The contrast to the early moments of the August 2011 gassing has two points of reference. First, relative strength (top panel) approaching an oversold reading (30), and this as the S&P 500 falls below its 200-day moving average.
The second point of reference comes by way of the S&P 500's Bullish Percent Index, itself printing below its 200-day moving average, while its relative strength is in the death zone below 30.
August 1, 2011, the S&P 500 fell below its 200-day moving average, bringing the index's relative strength right to the doorstep of an oversold reading (at 30), just like now.
And pretty much the same state of affairs with the index's Bullish Percent Index. Thus, our present concern.
We can suppose, too, though, that August 2011 was a decidedly weaker moment, technically speaking. The S&P 500's 50-day moving average, although printing above its 200-day moving average like now, clearly was trending lower then, whereas today it is but flattening out. Likewise, the S&P 500's Bullish Percent Index going into August 2011 was fast falling away from its declining 200-day moving average. This measure's present circumstance, however, does not appear quite as weak.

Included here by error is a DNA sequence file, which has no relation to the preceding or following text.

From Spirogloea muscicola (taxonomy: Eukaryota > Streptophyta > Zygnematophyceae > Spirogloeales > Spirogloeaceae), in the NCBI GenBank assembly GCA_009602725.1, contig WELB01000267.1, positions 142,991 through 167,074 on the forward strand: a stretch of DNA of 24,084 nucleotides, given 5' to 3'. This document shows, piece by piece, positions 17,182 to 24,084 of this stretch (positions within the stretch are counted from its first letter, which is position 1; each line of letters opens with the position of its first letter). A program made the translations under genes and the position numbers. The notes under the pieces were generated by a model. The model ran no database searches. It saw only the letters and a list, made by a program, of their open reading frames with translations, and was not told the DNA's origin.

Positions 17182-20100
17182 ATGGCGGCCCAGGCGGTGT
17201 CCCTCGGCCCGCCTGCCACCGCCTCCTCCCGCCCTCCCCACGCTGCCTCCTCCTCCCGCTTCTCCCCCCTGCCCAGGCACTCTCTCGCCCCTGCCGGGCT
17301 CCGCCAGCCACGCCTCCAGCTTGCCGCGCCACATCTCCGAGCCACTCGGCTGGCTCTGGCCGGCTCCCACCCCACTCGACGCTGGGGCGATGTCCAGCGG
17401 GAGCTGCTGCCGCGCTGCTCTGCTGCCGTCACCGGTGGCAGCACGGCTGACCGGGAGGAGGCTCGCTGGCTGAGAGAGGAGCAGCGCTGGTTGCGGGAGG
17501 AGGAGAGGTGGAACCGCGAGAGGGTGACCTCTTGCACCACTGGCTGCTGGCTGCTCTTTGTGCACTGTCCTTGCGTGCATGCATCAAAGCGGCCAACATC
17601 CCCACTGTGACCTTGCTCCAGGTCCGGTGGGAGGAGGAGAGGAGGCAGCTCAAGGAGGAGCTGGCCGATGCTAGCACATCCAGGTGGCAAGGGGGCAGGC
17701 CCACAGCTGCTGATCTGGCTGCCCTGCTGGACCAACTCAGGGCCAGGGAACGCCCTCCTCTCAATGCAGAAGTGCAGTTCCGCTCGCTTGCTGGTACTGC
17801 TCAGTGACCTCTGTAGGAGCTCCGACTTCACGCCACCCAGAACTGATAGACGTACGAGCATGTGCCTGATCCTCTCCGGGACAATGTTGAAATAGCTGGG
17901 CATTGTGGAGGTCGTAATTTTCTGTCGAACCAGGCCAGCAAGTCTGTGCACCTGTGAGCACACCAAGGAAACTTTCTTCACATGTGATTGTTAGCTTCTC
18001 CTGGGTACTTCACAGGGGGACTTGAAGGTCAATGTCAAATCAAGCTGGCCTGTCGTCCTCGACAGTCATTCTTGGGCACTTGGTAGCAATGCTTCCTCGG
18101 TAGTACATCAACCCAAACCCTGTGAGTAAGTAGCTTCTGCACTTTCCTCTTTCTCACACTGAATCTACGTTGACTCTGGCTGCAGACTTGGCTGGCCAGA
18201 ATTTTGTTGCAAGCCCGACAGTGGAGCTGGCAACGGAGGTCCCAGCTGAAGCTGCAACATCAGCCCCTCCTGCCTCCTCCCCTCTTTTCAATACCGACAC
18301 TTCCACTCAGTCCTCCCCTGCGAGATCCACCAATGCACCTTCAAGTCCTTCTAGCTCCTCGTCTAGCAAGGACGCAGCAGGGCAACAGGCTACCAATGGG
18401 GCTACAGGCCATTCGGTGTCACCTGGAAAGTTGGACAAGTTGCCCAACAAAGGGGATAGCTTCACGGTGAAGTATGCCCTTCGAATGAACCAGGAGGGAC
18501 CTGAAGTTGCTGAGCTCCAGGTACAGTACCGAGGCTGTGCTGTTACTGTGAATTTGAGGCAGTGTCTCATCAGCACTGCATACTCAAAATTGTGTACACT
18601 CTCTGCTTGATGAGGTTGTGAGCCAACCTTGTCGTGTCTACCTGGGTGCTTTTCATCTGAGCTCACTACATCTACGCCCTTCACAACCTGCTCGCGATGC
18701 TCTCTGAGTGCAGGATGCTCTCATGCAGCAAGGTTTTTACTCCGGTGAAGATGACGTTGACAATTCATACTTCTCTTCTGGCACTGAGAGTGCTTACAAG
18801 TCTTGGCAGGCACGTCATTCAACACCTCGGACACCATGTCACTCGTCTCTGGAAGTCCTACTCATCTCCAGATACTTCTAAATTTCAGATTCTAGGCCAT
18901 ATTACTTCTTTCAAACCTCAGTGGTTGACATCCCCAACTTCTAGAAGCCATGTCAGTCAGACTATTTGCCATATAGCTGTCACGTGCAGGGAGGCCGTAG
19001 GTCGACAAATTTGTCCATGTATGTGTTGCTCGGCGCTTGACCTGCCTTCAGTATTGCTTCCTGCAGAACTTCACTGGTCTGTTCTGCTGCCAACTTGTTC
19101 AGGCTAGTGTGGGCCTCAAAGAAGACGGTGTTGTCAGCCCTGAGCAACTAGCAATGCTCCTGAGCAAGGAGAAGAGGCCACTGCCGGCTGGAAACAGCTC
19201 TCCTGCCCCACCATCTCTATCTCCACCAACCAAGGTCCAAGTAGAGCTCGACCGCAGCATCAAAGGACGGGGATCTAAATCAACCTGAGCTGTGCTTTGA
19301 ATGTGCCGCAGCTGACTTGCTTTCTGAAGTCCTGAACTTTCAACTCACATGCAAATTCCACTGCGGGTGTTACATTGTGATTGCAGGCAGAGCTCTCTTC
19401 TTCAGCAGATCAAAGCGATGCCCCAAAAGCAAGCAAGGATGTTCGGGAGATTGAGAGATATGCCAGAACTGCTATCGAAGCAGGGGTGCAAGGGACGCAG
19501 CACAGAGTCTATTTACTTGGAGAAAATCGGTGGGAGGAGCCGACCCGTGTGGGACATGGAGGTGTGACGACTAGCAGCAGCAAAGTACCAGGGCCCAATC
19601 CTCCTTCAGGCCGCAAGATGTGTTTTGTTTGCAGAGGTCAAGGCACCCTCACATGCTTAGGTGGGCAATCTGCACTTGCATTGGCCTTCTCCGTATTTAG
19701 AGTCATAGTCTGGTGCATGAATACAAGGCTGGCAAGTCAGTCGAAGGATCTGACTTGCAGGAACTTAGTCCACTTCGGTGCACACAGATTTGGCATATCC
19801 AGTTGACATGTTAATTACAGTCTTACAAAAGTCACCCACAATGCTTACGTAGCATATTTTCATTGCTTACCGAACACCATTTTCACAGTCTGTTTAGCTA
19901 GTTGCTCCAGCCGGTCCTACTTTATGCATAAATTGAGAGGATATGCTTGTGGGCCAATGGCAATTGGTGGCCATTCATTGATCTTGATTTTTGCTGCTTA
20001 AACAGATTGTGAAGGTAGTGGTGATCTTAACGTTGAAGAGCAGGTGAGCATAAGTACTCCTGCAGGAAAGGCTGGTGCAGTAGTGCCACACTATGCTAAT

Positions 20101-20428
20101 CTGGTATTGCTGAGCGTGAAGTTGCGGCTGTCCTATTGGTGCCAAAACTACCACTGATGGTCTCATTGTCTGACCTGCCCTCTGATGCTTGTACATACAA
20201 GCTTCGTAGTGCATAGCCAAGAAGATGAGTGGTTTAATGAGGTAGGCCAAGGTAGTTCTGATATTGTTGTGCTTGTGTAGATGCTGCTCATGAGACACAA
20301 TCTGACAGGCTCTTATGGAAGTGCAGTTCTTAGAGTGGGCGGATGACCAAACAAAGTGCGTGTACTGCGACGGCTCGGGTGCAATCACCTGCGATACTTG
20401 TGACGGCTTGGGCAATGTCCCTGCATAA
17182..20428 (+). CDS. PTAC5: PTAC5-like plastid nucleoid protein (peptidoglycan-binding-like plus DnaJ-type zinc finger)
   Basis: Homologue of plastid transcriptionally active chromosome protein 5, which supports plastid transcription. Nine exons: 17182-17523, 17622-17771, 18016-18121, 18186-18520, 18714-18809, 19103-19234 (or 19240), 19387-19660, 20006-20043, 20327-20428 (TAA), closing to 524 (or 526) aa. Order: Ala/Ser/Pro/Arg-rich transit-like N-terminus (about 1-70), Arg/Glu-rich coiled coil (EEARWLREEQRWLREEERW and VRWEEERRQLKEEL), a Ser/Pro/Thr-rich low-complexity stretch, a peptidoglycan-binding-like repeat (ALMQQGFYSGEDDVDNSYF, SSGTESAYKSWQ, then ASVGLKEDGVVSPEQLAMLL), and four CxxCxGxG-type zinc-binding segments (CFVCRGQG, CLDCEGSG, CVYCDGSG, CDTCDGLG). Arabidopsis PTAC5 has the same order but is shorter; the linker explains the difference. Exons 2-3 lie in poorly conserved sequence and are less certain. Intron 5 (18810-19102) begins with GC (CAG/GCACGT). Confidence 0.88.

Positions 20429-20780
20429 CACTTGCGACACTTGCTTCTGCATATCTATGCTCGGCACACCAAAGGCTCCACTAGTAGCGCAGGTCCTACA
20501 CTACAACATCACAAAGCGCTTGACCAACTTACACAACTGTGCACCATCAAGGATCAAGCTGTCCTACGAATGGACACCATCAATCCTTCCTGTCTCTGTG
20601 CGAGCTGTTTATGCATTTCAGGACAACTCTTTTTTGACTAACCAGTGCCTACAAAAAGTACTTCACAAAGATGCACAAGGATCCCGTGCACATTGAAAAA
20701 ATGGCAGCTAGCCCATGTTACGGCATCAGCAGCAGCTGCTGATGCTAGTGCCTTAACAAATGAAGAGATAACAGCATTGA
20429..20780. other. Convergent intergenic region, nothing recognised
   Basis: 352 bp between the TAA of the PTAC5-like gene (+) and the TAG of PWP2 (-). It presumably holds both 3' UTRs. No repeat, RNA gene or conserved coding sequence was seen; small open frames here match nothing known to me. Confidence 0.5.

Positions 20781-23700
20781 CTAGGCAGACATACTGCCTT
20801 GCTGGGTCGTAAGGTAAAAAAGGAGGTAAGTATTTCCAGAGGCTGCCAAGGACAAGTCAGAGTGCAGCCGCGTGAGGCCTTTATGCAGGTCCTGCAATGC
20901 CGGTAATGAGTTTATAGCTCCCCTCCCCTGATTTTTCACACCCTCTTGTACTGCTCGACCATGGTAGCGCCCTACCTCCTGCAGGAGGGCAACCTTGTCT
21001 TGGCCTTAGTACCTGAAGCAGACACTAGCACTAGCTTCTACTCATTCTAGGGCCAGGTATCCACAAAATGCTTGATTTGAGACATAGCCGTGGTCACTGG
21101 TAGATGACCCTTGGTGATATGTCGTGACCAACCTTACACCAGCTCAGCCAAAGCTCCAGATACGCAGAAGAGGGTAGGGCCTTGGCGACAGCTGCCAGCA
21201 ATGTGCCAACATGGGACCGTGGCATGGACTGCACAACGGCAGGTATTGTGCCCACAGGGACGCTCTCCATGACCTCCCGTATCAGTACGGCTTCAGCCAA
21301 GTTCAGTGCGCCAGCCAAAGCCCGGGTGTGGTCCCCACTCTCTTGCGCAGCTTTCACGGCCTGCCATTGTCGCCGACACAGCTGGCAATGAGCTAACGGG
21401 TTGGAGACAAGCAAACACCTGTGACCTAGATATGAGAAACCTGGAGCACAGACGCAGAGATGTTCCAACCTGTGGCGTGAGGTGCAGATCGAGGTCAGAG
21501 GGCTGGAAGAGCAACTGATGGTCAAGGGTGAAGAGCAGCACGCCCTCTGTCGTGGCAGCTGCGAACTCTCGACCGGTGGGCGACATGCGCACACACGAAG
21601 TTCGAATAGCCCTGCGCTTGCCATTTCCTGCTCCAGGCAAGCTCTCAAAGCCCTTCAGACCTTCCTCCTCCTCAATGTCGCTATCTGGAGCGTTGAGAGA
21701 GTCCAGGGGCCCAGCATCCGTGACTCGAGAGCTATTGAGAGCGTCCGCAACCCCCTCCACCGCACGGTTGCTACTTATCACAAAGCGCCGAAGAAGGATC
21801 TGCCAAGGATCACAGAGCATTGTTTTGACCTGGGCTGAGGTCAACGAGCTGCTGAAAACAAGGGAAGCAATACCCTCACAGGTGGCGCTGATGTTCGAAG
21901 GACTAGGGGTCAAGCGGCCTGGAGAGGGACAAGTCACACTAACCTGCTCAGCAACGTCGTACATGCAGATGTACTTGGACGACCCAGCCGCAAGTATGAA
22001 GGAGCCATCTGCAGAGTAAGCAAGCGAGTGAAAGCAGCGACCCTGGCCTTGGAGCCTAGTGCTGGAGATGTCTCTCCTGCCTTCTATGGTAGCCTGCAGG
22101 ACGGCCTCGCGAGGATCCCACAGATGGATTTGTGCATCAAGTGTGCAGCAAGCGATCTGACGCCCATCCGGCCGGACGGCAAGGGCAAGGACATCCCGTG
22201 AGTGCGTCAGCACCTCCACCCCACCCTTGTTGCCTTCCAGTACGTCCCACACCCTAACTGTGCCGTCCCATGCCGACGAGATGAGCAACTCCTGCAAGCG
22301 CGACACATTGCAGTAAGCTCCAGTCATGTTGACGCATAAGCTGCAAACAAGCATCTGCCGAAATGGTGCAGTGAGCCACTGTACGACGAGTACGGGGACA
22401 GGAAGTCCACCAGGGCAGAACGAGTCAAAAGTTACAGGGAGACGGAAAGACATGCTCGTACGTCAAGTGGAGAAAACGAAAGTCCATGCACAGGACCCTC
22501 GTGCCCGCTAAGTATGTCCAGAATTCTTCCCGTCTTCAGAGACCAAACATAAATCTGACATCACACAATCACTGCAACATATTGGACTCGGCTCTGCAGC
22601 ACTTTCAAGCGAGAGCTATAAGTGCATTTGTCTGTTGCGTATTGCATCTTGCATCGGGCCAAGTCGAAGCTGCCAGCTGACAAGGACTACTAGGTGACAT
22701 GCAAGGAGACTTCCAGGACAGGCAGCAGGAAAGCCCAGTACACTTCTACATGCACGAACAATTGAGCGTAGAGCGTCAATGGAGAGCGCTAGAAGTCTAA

It appears a safe bet the market is likely to fall further. Certainly true here, too, is the fact that, several technical measures still have yet to exceed their worst readings from early-April this year, as has been and continues to be anticipated. The extent to which one might assume this circumstance finds the current moment possessing some measure of relative, underlying technical strength, broadly speaking, could prove a factor mitigating damage likely yet to come, however.
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